SECTION 17 Jury Trial in Criminal Cases

A criminal case in which the punishment may be capital shall be tried before a jury of twelve persons, all of whom must concur to render a verdict. A case in which the punishment is necessarily confinement at hard labor shall be tried before a jury of twelve persons, ten of whom must concur to render a verdict. A case in which the punishment may be confinement at hard labor or confinement without hard labor for more than six months shall be tried before a jury of six persons, five of whom must concur to render a verdict. The accused shall have the right to full voir dire examination of prospective jurors and to challenge jurors peremptorily. The number of challenges shall be fixed by law. Except in capital cases, a defendant may knowingly and intelligently waive his right to a trial by jury.

The 1974 Constitution made a number of changes in the jury trial guarantee. In the trial of noncapital major felonies, the jury continues to consist of twelve persons, but ten must concur to render a verdict instead of the nine required under the prior constitution.

Juries for the lesser felonies were enlarged from five to six, but the former requirement of jury unanimity was abandoned. Consent of five of the six was to be sufficient for a verdict. The U. S. Supreme Court, in Burch v. Louisiana (1979), held that this provision violated the federal Constitution and that unanimity of the six jurors was required. The state law provision in the smaller jury has thus been superseded; however, the federal courts have allowed the less-thanunanimous requirement for the twelve-person jury.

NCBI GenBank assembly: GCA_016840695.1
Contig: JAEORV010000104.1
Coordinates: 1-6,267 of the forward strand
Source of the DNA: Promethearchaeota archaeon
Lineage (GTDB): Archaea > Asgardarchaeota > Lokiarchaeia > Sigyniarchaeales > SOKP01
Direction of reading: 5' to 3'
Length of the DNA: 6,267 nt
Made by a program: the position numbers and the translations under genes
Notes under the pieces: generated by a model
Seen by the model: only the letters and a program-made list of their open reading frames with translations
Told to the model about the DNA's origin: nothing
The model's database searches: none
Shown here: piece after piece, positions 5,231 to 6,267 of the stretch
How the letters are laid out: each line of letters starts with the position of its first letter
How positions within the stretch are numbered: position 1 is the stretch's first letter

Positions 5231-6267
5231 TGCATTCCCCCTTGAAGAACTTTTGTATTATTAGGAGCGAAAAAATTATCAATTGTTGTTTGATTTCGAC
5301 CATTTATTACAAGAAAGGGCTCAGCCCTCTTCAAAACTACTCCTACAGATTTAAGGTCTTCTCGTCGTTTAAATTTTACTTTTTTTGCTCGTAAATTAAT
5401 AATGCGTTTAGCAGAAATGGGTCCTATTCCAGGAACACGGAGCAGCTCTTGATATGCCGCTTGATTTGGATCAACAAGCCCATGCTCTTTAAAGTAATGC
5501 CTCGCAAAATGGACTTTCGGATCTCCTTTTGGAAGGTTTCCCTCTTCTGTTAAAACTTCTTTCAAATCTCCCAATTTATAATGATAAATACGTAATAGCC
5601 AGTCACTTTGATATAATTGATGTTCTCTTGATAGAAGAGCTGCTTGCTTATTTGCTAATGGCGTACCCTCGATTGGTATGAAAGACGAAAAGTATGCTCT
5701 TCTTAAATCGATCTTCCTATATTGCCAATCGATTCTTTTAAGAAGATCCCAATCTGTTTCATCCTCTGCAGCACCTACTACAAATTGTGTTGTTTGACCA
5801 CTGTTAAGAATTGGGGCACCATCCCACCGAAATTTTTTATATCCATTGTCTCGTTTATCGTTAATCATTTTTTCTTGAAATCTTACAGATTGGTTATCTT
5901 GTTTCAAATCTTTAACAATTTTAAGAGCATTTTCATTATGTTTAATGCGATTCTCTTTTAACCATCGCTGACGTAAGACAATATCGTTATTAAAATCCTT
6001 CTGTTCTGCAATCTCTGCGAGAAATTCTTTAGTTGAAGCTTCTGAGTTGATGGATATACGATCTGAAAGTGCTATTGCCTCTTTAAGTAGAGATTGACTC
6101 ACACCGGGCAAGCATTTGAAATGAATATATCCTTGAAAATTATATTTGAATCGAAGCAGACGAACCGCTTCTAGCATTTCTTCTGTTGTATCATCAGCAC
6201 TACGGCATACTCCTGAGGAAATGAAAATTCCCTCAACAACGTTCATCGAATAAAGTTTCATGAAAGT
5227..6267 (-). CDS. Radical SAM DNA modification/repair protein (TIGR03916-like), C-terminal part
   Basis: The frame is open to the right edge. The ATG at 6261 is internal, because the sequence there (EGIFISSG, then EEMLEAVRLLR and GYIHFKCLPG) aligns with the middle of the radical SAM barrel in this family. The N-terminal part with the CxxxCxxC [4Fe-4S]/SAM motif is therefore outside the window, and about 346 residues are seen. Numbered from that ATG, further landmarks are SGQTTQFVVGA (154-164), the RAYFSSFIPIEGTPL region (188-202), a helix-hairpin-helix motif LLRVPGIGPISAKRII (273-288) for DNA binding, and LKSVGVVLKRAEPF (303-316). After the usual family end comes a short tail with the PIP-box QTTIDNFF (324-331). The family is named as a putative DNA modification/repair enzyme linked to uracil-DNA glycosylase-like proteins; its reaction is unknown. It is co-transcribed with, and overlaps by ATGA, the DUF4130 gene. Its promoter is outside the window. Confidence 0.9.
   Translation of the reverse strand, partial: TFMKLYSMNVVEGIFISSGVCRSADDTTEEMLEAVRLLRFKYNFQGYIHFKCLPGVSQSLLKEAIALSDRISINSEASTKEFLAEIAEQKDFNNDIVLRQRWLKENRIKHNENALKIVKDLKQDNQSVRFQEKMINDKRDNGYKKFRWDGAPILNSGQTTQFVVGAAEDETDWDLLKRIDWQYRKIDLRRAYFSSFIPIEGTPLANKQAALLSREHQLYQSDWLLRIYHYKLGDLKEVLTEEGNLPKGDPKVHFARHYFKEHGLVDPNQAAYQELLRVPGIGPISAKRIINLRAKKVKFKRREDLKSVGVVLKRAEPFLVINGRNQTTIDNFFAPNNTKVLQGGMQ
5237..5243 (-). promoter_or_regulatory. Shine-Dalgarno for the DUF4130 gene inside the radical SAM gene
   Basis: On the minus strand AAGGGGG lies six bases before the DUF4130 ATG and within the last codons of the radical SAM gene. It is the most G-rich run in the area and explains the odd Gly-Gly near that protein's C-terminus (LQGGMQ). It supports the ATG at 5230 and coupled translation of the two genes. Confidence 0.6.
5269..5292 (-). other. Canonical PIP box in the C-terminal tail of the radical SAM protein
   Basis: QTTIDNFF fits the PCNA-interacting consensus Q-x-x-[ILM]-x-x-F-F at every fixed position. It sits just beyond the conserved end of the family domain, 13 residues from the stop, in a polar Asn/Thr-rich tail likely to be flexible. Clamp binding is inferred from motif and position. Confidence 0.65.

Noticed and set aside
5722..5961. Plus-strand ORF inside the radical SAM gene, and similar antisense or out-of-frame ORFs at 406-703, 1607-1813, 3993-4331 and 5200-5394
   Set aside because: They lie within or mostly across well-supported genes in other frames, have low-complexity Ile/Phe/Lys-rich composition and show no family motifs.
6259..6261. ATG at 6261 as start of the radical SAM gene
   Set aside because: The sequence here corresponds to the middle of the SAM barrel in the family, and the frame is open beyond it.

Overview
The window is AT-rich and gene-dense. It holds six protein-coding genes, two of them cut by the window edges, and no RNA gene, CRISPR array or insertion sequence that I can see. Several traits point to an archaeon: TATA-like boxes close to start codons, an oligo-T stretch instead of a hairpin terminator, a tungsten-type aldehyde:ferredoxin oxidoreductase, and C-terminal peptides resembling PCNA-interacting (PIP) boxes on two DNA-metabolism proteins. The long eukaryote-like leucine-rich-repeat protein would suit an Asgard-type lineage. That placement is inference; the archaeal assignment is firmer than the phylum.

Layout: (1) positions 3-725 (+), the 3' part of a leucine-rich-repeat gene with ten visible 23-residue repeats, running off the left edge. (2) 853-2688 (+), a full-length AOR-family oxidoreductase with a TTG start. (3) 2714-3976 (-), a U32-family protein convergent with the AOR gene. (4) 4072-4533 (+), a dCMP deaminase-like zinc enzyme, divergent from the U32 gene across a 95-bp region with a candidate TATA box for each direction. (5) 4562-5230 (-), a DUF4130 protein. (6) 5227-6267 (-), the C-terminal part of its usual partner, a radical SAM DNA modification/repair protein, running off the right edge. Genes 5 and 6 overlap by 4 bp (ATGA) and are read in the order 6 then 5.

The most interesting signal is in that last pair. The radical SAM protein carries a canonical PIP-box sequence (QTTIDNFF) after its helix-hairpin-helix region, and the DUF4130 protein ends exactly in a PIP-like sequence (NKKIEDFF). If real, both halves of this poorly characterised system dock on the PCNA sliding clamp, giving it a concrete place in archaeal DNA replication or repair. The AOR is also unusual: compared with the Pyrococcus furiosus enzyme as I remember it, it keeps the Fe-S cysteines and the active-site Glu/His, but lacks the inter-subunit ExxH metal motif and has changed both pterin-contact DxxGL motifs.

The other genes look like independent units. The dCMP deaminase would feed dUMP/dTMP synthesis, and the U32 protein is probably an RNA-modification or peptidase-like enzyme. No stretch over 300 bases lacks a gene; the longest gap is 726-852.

The provision continues the prior constitution’s guarantee of a right to challenge jurors peremptorily, with the number of challenges to be fixed by law. The innovation in the selection process is the right “to full voir dire examination of prospective jurors" The purpose of the provision is to continue the traditional Louisiana practice of allowing the defense to examine prospective jurors at some length. It prevents adoption of a jury selection procedure as used in the federal system where the defense’s ability to examine prospective jurors can be substantially circumscribed. In a number of cases, the Louisiana courts have reversed convictions because of the failure to allow the wide latitude on voir dire the constitution demands, especially if the lower court judge curtails questions about how prospective jurors react to a defendant who does not take the witness stand, as in State v. Frith (1982).

Consistent with Louisiana’s civil law heritage, the constitution does not contain a right to a jury trial in civil cases. Article V, section 5(C) also continues prior provisions that allow the appellate courts in civil cases to review facts found by a jury, this review extending to reversing or revising such jury determinations.

 
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